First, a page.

Being one of the premier furniture showcases in the world, Milan Design Week may be a tough place to crack for newcomers.
This year's event, which ran from April 14 to 19 in the Italian city, saw hundreds of satellite exhibitions while A-list brands such as Poliform and Kartell showed off new designs.
But among the big names, a collective from Singapore called The Alchemists managed to make a splash with its works. Its exhibition was part of the Triennale di Milano, a prestigious design museum in the city that is also one of the major satellite venues of the main furniture fair.
The Alchemists organisers say 24,000 people visited their show in that time. The showcase was initiated and presented by Industry+ and supported by grants from the DesignSingapore Council.
The exhibition also drew coverage from international and local media, with industrial design magazine Core77 picking five designers from the collection as names to watch.
Both the Italian newspaper La Repubblica and culture magazine Modalita: Demode picked the exhibition as highlights of the Milan Design Week.
The Alchemists comprises 15 local designers, ranging from recent National University of Singapore industrial design graduate Afzal Imram to established names such as Mr Melvin Ong of design studio Desinere.
The works in the show were curated by Stefano Casciani, an Italian editor, industrial consultant and designer, and award-winning Singapore designer Patrick Chia, after the designers attended a three-day lecture and workshop series last year.
The collective's name, The Alchemists, is a nod to the avant-garde Italian movement Studio Alchimia, founded in 1976 by architect Alessandro Guerriero, who was looking to kickstart a tired, cliched design scene. Pivotal figures of the group were Alessandro Mendini and Ettore Sottsass Jr, both Italian designers and architects.
Rebelling against what was considered good taste at that time, they used cheaper materials and bright colours and the designs were often irregularly shaped.
Taking cues from the original game-changers, The Alchemists, too, pushed boundaries with interesting techniques and materials. It worked on the theme of transmutation.
For example, designer Hans Tan's Pour side table was made by pouring various coloured resin individually so that they do not mix, while creating a seamless look for the table top.
Aura Tropicale by design studio Outofstock is a pouf-like diffuser made from a repurposed ceramic filter used in filtering exhaust fumes in cars, motorcycles and trucks. Using osmosis, the filter is coloured with green and purple hues, while the scent of lemongrass oil is slowly released when it trickles down the filter.
Mr Chia says the exhibits showed an international audience that Singaporean designers could push boundaries.
"Each designer had his own unique identity, but when it all came together, it was a coherent design language," he says. "The challenge is to go back to Milan and put out something of the same quality for the next few years."
It was also an eye-opener for the younger designers in the team who got a chance to exhibit their works to an international audience.
Ms Olivia Lee, 30, who put on a collection of design tools based on the Golden Ratio, a mathematical principle, says her work resonated with design aficionados who visited the show. She says the visitors complimented the show as "a breath of fresh air and one of the things in Milan that was new and experimental".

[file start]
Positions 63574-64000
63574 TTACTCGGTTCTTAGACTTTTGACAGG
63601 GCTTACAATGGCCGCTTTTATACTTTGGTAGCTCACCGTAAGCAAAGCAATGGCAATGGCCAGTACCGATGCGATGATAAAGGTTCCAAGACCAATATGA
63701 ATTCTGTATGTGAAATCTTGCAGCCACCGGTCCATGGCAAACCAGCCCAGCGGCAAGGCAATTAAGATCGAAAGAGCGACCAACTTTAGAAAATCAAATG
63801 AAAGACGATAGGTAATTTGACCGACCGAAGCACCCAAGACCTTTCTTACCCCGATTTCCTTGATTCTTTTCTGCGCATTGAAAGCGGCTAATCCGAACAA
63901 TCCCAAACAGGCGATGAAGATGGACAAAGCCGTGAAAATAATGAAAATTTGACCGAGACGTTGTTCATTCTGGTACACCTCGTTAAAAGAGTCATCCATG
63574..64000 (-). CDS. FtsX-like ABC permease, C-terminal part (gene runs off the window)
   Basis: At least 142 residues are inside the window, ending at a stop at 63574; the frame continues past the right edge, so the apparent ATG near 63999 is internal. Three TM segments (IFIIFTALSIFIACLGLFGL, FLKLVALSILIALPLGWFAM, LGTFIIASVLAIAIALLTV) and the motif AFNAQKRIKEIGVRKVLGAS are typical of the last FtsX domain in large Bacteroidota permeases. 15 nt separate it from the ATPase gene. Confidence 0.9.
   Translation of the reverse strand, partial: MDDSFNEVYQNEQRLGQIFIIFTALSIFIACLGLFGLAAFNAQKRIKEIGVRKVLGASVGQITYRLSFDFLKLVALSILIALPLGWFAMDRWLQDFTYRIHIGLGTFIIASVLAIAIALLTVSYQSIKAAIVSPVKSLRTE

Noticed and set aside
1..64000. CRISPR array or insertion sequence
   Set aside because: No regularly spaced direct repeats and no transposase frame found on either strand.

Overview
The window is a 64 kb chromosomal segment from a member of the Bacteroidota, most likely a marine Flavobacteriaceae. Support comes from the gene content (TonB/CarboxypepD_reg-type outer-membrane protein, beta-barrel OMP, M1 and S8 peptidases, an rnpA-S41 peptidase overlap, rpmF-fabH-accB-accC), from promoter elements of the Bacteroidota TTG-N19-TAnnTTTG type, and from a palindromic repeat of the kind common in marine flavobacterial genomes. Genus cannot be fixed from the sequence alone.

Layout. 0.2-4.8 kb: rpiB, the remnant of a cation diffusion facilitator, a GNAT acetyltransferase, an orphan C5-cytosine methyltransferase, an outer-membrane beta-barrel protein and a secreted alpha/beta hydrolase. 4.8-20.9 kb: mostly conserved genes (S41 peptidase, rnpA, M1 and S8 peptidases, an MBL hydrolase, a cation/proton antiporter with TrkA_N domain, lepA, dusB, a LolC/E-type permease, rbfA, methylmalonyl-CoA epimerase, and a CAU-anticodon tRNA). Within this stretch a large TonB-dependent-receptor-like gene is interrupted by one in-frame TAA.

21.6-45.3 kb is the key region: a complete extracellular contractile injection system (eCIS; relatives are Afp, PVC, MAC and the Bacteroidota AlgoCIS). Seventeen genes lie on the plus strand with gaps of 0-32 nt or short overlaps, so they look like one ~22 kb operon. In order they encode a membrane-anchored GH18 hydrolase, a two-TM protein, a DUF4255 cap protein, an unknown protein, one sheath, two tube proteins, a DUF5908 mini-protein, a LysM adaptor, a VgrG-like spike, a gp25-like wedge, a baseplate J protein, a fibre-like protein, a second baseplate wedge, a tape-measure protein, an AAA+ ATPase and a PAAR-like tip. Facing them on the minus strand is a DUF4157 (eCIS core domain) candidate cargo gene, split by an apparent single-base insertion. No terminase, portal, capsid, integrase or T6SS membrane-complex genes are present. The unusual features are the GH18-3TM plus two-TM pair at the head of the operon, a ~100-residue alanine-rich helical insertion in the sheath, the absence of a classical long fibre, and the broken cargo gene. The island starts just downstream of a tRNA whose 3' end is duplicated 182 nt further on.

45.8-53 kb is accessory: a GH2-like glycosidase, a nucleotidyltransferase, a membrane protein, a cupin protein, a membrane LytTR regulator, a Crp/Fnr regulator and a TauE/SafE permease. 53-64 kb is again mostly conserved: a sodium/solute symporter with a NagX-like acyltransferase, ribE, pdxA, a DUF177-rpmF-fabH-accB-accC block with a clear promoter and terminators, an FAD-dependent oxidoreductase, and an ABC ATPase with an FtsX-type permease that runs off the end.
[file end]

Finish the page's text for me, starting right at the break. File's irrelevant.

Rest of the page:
She adds: "People noted that it was distinctly Singapore - smart yet humble."
While many of the designers had visited the fair as students, getting to show their own work was a different ballgame.
Mr Afzal, 25, who visited Milan Design Week two years ago, says the highlight was seeing people play with his board game installation.
He adds: "It's given me some confidence to go out and push for projects and to try new things."
Five interesting designs
1 Transformation Bags by Karyn Lim
These flat-packed bags are perfect for anyone worried about not having enough space.
Ms Lim, who is studying industrial design at the National University of Singapore, created them from a semi-flexible membrane made of plywood pieces and fabric. When the bags are filled, they take up various geometric shapes such as a diamond.
2 Les Raconteurs (The Storytellers) by Afzal Imram
Mr Afzal, a recent industrial design graduate from National University of Singapore, based his design on some old drawings unearthed from a dig in Burkina Faso to create a Scrabble-like interactive installation.
Users can line up the blocks, on which the squiggles are printed, to form their own "words".
3 Instruments Of Beauty (Divine Tools) by Olivia Lee
If you need help finding the golden ratio, this industrial designer, a Central Saint Martins College of Art and Design graduate, created nine tools to help you do that. The mathematical principle is said to be the formula for beauty originating from ancient Greece.
Not only are the tools, which include a protractor and ruler, built with the golden ratio, but they also allow the user to apply the golden ratio in their drawings and measurements. They are made with etched and polished brass.
4 Textile Transmutations by Tiffany Loy
Unsexy acrylic is transformed into chic clothing in this design by Ms Loy, who is trained in industrial design and prototyping. Using a heat-setting technique, she used acrylic moulds to create textures on the polyester fabric. She made a dress and a jacket in blue and red.
5 Plexus Lamps by Kiera Lin
These contemporary honeycomb-like lamps, made with materials such as copper and resin, play with the notion of layers. As the light passes through the perforation on the screens, various forms are created. Ms Lin, a recent industrial design graduate from the National University of Singapore, was inspired by traditional Chinese screens.